In memoriam: Peter Blos, Ph.D.

In memoriam: Peter Blos, Ph.D.

Esman, Aaron H

Peter Blos died in his 94th year on June 12, 1997 at his home in Holderness, New Hampshire. He is survived by his wife, Betsy Thomas Blos, his son, Peter Blos, Jr., M. D., his daughter, Lillemor Beenhouwer, four grandchildren, and three great-grandchildren.

The customary biographical data-his birth in Karlsruhe, Germany; his teaching diploma from the University of Heidelberg; his Ph. D. in biology from Vienna; his emigration to the United States in 1934; his years of teaching and guidance work in New Orleans and New Yorkevoke some of the flavor of his restless, inquiring mind and his devotion to education and psychological service to the young. But the heart of his professional life and the organizing core of his work derived from those years in Vienna when he became a part of the psychoanalytic circle, began his psychoanalytic studies, and served as director of the now legendary Experimental School, in collaboration with Anna Freud, August Aichorn, Dorothy Burlingham, and his childhood friend Erik Erikson. Out of this experience grew his commitment to the welfare of the young, a commitment from which he never wavered and to which he brought the full measure of his creative energy.

My first encounter with him occurred at the Jewish Board of Guardians in New York, where, as a newly-appointed junior psychiatric consultant, I was given the privilege of attending his staff training seminars on adolescence. It was there that he developed and refined his ideas about assessment and adolescent development that were elaborated in his now classic book, On Adolescence (1962). There he proposed his (by now canonical) classification of developmental substages, as well as formulating the process of ego development in adolescence and the crucial influence of sociocultural factors on that process.

On Adolescence established Peter as the founding father of the modern understanding of adolescent development and psychopathology. His later work, much of it published in these Annals, served to deepen and consolidate this position. Drawing on the work of Margaret Mahler, he set forth in 1967 the concept of the “second individuation process,” in which he described the oscillation between progressive and regressive trends that, in his view, were indispensable for normal developmental progression. Still later, he propounded in a series of papers and in his book Sons and Fathers ( 1985) the view that the consolidation of psychic structure and character development in late adolescence (particularly in males) is contingent on the resolution of the preoedipal dyadic attachment to the same-sex parent and its reactivation during the oedipal period and in early adolescence.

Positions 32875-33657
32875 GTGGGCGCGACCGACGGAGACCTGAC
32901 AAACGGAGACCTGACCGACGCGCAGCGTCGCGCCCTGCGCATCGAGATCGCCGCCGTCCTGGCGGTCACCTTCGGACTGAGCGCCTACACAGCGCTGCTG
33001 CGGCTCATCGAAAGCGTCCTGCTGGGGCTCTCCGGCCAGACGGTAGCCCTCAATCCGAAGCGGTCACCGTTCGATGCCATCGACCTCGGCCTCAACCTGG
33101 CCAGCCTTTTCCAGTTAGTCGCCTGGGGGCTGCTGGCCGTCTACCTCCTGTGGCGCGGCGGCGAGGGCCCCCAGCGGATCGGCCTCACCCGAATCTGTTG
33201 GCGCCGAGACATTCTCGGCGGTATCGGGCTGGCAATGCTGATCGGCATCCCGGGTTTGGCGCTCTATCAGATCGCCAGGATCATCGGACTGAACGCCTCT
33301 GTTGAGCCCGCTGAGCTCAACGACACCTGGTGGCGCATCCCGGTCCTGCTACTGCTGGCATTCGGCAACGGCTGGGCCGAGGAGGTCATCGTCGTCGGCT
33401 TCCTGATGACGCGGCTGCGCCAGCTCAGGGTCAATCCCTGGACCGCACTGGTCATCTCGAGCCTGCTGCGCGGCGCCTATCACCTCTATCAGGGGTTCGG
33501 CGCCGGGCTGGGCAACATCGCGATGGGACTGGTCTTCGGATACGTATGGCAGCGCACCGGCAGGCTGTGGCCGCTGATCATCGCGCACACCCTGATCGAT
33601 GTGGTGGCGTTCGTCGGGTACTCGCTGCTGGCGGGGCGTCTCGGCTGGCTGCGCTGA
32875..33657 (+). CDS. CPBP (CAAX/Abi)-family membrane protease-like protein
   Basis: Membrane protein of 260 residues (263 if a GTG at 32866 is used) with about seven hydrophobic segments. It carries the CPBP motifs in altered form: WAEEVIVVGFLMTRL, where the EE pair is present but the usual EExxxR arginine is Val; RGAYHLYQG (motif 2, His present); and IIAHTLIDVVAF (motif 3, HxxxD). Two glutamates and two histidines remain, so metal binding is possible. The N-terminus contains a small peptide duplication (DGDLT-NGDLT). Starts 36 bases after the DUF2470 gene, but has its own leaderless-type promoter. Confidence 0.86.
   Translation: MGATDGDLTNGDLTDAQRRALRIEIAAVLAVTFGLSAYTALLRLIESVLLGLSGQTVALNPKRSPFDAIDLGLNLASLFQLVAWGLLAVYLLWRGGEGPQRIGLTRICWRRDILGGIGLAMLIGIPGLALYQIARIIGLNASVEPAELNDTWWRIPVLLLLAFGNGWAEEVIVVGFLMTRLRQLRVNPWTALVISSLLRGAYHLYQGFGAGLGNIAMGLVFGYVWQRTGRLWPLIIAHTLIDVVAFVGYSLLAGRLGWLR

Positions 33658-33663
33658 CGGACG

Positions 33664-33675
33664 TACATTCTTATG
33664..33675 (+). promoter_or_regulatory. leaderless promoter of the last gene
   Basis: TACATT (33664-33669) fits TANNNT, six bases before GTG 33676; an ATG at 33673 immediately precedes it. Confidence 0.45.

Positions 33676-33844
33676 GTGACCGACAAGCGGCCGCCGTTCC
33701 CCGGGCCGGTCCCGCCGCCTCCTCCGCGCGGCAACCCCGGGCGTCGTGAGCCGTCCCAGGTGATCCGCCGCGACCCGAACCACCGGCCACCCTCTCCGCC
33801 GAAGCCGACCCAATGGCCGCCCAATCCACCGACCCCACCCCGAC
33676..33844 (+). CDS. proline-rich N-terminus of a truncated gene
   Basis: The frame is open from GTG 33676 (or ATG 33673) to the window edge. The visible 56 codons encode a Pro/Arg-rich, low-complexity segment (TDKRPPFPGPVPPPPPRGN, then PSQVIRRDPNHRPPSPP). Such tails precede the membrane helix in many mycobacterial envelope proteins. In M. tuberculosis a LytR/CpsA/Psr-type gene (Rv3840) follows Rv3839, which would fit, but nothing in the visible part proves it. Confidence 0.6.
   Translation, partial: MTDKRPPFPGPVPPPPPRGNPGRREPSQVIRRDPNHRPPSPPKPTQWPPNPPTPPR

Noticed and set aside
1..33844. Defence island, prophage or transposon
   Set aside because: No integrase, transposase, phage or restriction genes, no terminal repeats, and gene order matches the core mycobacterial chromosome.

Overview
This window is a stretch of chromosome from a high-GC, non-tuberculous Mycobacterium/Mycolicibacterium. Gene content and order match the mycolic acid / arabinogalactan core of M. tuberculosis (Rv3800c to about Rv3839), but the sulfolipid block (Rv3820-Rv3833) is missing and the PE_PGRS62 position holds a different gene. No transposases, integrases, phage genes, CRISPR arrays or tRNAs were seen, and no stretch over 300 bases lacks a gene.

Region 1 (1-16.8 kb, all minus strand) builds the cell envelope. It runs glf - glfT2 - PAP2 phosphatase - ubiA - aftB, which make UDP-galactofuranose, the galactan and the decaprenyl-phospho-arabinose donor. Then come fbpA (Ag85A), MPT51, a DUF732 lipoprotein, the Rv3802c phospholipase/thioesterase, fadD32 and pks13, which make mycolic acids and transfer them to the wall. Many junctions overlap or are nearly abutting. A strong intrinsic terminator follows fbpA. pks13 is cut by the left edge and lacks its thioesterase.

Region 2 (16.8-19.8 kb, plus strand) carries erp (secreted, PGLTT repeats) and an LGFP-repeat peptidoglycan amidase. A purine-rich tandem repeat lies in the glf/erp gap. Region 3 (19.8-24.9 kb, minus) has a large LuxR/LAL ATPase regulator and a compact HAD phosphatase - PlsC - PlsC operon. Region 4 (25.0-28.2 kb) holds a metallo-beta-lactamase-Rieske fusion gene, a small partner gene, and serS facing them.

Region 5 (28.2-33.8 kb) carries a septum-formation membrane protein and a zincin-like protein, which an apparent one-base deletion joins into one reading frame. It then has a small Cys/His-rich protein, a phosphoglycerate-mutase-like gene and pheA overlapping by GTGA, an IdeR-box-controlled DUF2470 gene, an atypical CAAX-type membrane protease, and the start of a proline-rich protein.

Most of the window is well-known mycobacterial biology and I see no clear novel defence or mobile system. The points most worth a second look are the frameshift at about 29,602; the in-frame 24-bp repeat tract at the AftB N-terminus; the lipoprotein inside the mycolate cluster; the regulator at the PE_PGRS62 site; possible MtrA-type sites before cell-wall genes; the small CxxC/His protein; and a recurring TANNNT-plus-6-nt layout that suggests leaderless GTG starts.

True to his early interest in education, Peter was a dedicated and gifted teacher. After he was (somewhat belatedly) granted a Special Membership in the New York Psychoanalytic Society in 1965, he was appointed the following year as a Supervisor and Instructor in the Child Analysis program at the New York Psychoanalytic Institute. In that role, he served as a mentor and model to generations of students and candidates in Child and Adolescent Analysis. Subsequently, in 1967 he was appointed lecturer, and taught the course in adolescent development in that and the following year. A few years later, in 1972, he introduced a course in the analysis of the late adolescent, which he continued to offer until his retirement from active teaching in 1977. He also lent his talents as teacher and supervisor to other training facilities, notably to the Columbia Psychoanalytic Center, where he was a founding member of their Child Analysis program.

As we both aged, we came to see each other less, mostly at meetings, occasionally at parties. But Peter was unfailingly generous in responding to appeals for advice, opinions, and ideas. It is a source of pride and pleasure to me that he proposed me as discussant for papers that he and others presented at various meetings, and he was invariably gracious and complimentary in his responses to these discussions.

Peter was, in that overused phrase, a Renaissance man-scholar, therapist, musician, craftsman, poet. He was, in truth, a towering figure in the scientific and intellectual life of our time, one of the last of a great generation of clinical scholars whose work formed the foundations of psychoanalysis and of adolescent psychiatry as we have come to know them. His contributions to the understanding and, therefore, the welfare of young people everywhere are boundless and of lasting value. He will be missed and mourned by all who knew him and were touched by his wisdom, his good humor, his enthusiasm, and his generosity of spirit. My own debt to him can never be repaid.

Copyright Analytic Press 1998

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